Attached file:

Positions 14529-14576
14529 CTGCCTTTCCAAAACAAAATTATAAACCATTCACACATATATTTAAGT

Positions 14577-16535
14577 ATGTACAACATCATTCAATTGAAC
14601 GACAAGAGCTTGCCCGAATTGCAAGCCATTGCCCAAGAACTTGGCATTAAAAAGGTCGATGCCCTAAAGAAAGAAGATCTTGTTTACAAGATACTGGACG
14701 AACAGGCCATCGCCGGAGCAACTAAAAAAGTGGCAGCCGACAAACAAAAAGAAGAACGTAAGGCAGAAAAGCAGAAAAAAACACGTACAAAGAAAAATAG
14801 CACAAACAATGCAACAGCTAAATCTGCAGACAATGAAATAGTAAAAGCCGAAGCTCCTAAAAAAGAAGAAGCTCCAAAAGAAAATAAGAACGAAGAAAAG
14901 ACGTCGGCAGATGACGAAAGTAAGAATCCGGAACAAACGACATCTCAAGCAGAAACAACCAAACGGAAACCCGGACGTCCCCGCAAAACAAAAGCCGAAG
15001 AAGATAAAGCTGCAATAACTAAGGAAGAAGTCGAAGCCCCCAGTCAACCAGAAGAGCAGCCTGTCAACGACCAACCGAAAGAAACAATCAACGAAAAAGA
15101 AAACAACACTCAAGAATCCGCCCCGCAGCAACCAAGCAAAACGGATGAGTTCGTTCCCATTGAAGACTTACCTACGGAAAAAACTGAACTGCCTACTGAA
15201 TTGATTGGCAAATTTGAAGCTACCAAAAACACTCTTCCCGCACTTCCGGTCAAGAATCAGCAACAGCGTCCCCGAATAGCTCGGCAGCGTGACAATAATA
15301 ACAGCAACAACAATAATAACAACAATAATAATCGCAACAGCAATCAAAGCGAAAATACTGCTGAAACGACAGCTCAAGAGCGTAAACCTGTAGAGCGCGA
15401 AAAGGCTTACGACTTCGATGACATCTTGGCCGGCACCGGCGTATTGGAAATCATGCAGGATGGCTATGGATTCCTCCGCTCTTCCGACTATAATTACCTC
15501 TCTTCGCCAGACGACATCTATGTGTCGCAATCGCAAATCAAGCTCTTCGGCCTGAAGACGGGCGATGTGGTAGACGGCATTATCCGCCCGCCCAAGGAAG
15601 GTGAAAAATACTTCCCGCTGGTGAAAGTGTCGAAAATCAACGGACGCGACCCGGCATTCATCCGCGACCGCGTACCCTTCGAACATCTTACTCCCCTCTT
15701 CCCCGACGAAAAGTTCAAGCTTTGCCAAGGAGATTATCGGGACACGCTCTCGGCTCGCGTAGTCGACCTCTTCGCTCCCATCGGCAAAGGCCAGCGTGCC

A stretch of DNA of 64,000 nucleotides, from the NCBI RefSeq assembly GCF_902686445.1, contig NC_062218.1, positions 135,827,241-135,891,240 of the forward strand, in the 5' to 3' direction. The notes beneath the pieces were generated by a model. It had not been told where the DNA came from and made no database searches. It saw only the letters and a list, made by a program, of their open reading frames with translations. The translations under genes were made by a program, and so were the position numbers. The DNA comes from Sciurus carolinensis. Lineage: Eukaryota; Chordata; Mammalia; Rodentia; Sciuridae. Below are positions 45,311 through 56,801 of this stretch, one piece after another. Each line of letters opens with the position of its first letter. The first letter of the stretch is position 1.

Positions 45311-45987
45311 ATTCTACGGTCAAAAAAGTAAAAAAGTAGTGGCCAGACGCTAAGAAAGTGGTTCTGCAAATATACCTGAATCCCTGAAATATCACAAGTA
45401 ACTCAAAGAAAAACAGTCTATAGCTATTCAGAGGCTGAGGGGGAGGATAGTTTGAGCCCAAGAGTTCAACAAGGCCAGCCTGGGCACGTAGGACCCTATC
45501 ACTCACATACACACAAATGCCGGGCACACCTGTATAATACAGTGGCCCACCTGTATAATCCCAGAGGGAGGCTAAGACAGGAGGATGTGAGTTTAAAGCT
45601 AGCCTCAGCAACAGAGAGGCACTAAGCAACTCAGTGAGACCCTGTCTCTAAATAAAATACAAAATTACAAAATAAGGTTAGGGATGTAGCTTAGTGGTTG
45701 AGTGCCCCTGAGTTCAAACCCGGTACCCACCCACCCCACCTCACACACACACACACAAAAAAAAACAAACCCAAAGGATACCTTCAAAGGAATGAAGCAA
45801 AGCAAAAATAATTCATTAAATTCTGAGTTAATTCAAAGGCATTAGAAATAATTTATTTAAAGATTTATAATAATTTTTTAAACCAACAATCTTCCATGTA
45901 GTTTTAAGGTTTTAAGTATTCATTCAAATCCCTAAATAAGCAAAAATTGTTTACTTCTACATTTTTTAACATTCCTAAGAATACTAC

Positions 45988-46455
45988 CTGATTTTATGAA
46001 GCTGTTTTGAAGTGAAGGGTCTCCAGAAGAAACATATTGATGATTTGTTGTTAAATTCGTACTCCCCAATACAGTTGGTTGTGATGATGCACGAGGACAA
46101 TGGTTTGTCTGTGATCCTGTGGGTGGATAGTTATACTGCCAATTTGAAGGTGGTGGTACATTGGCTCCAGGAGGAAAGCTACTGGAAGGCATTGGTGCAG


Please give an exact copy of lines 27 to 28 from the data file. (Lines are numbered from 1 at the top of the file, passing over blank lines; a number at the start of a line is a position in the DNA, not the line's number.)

45988 CTGATTTTATGAA
46001 GCTGTTTTGAAGTGAAGGGTCTCCAGAAGAAACATATTGATGATTTGTTGTTAAATTCGTACTCCCCAATACAGTTGGTTGTGATGATGCACGAGGACAA